[Ads-l] Major Antedating of "Real McCoy"

Shapiro, Fred fred.shapiro at YALE.EDU
Thu Aug 27 07:58:55 EDT 2020


The expression "the real McCoy" is generally recognized to be a variant of an earlier Scottish term "real Mackay" or "real McKay" or "real M'Kay."  The Oxford English Dictionary has a first use from an 1856 poem.  The OED, I believe, misspells the 1856 usage -- they have it as "McKay" when it was actually "M'Kay."

In searching the British Newspaper Archive I have found "real Mackay" in a Scottish newspaper, the Arbroath Guide, Feb. 12, 1848, page 11, column 3.  This occurs in a colorful police court report concerning one James Quin, who was convicted of substituting a cheaper hat for a more expensive one left in his care.  The report states: "The hat was shining and glossy, and, like the renovator, _sleekit_; and though some doubts were at first entertained as to its being the real Mackay, the lining having been recognised, all seemed right, the hat was accepted of, the shilling paid, when Quin with pantomimic rapidity disappeared."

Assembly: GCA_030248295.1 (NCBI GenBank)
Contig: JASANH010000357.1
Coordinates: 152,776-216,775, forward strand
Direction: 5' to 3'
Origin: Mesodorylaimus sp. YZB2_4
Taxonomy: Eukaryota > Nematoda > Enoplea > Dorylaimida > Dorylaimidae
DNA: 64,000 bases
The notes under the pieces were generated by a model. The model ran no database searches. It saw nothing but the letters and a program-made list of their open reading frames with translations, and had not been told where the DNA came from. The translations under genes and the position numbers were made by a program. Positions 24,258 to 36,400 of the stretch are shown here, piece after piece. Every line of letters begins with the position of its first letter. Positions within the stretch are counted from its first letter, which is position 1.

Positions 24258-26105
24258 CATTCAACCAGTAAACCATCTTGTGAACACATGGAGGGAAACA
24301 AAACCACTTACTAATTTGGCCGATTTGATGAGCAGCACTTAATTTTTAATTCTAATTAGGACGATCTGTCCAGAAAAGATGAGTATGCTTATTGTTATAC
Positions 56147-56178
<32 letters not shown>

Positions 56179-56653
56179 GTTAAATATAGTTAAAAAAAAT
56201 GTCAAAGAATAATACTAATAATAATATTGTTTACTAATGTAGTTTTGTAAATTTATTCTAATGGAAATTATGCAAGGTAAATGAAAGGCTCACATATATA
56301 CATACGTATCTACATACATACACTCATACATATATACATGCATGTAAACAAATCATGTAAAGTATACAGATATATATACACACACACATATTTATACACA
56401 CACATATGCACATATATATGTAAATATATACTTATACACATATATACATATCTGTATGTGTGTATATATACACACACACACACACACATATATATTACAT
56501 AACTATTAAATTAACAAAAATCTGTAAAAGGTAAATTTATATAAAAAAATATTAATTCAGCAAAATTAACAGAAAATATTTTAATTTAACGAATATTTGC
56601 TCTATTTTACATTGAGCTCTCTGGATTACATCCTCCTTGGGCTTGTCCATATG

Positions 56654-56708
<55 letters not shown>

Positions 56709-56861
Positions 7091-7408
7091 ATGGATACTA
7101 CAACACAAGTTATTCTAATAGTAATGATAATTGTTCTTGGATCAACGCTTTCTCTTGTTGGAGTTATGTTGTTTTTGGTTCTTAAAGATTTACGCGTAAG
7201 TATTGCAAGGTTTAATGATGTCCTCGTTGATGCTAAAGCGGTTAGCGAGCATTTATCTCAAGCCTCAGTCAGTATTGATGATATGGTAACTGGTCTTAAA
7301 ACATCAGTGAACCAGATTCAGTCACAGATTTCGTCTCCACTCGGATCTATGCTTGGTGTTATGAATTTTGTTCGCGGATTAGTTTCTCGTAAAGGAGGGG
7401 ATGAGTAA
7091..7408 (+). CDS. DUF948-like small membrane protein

Unlike some of the other early citations that have been found for "real Mackay" or its spelling variants, this is not a possibly coincidental reference to someone in the context of the citation who was named Mackay, but is a figurative reference and a clearly already established idiom.  The 1848 usage does not explain the ultimate derivation, but pushes back the provenance and may predate the whiskey tagline (of the Edinburgh distillers G. McKay and Co.) that the OED and others have thought to be the source of the term.

Fred Shapiro

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